Wednesday, November 26, 2008

Technosexual Thanksgiving

Dr. Fiancé and I flew down to LA today for Thanksgiving weekend. Again, it’s weird (and by “weird” I mostly mean “guilt-inducing”) to travel anywhere other than Iowa to visit my mom, but we made these (nonrefundable) plans long ago, and my mom seems to be doing quite well, thank you very much—no side effects from the radiation, and she has my brother around to shovel the driveway and drive her to doctor’s appointments from now until New Years. (You hear that, guilt? She’s fine! And she'll continue to be fine for the next 10 days while Dr. Fiancé and I take a much-needed, much-anticipated, much-long-ago-planned trip to Mexico!)

Ah, Thanksgiving. A time to enjoy the bounty of the season, to gather with loved ones, to reflect on Thanksgivings past, like last year's, which I spent in the bathroom of my grandparents’ assisted-living apartment unit sipping vodka from a flask my cousin—who had been there before—thoughtfully brought along while my parents and uncle and cousins played Bingo with my 83-year-old grandmother who kept asking my mom who I was and my buttoned-down white-bread some might say uptight 83-year-old retired junior high math teacher grandfather announcing that he would really like to watch When Harry Met Sally because he loves that scene in the restaurant where the blond woman sits at a booth eating her salad and pretends to have an orgasm.

And, oh yes, the year I'd just been dumped by a man I'd contemplated marrying and boldly accepted a “nontraditional Thanksgiving” invitation from some people I barely knew—friends of my second cousin who I met at his wedding the previous year. “No families, no stress, no formality,” they advertised. What they did not advertise was that they’d be sitting around in t-shirts that said “Technosexual: A New Kind of Sexy” watching robots providing running commentary on sci-fi movies (thank you, Mystery Science Theater 3000). They also didn’t advertise that they wouldn’t gracefully accept “no” as an answer to, “Would you like to pose... for some pictures... in the studio?” “I was nervous at first,” one of the women confided, trying to pull me toward the darkened doorway, “but once I got naked it was really fun—and totally empowering” [shove, shove]. If I'm going to pose for porn photos, I'm sure as hell not going to do it for a photographer who fantasizes about having sex with robots. I mean, a girl's got to have rules.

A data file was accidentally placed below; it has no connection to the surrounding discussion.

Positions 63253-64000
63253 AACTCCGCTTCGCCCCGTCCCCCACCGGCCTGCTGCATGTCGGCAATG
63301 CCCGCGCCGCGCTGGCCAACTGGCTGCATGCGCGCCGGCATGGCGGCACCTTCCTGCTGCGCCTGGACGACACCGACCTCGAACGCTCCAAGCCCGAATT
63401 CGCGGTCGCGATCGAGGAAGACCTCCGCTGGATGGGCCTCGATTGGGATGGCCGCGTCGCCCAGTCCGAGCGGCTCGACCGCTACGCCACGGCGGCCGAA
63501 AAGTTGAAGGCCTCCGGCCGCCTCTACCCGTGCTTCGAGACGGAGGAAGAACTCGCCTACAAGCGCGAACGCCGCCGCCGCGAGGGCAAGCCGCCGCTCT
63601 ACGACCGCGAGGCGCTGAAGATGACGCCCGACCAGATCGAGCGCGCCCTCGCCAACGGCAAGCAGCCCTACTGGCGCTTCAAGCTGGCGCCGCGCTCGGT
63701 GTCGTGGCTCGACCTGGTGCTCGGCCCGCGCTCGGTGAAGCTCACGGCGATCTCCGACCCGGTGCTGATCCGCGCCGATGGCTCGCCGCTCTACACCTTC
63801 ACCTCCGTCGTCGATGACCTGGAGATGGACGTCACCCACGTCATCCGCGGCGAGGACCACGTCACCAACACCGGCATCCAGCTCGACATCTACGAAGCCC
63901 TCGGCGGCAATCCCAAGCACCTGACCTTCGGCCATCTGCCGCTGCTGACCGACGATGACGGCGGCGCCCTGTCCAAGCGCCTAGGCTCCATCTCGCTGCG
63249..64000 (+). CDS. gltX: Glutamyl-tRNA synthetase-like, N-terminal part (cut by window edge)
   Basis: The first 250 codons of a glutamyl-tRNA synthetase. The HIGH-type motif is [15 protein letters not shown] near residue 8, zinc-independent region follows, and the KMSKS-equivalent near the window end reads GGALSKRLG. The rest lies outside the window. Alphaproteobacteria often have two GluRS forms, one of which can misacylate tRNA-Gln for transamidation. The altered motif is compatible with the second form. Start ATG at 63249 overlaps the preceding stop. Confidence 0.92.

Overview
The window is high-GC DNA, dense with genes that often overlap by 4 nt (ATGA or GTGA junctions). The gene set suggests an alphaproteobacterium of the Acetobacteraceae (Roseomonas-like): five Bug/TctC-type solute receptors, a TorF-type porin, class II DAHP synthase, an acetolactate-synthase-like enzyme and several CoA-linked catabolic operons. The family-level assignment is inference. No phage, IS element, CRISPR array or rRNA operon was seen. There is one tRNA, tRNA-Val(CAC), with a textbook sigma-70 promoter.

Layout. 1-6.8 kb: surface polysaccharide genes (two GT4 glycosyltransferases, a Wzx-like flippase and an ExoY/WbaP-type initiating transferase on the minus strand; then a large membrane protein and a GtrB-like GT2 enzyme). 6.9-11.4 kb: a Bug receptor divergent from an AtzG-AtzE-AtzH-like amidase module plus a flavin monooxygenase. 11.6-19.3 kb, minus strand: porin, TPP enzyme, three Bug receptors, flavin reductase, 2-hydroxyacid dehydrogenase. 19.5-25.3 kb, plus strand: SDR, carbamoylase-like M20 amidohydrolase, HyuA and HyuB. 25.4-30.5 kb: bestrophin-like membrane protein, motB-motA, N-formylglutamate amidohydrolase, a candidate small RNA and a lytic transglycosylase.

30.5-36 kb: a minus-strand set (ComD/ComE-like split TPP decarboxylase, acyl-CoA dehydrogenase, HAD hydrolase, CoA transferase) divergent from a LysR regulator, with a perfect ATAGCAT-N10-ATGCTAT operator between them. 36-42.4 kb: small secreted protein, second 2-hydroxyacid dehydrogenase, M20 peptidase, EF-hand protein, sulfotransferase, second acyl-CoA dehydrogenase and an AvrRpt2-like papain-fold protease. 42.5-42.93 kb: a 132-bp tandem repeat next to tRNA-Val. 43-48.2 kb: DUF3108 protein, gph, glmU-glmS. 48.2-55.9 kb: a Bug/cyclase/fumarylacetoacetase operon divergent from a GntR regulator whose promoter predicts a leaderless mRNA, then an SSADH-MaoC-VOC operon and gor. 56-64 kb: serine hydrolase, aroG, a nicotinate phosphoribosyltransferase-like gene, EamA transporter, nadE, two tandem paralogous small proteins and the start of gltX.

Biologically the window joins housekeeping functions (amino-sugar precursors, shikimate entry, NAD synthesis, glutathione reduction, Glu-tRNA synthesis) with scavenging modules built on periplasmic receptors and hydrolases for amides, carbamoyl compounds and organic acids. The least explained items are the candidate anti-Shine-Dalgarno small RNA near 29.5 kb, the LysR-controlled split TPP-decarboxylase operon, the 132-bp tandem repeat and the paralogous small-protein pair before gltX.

And the Thanksgiving with the Lutheran social service volunteers! The mismatched plastic dishware! The cards at each place setting providing a brief, bloody history of American imperialism! The tape recording of Native American music punctuated by people saying things like, “I’m thankful for smallpox blankets.”!

Tomorrow's Thanksgiving will be my first as a child-of-divorce by-proxy. Originally Dr. Fiancé and his family had planned to continue their tradition of the past twenty years of having two Thanksgivings—two turkeys, two stuffings, two pumpkin pies, two days of self-medicating with Jack Daniels, like so many modern families—but a few weeks ago my Future Brother-in-Law proposed inviting everybody to one central celebration instead. And, much to Dr. Fiancé’s anxiousness, everyone agreed. Fingers crossed, we’re heading to the farmer’s market for fresh produce—the one (and until I met Dr. Fiancé the only) thing I’ve always liked about LA.

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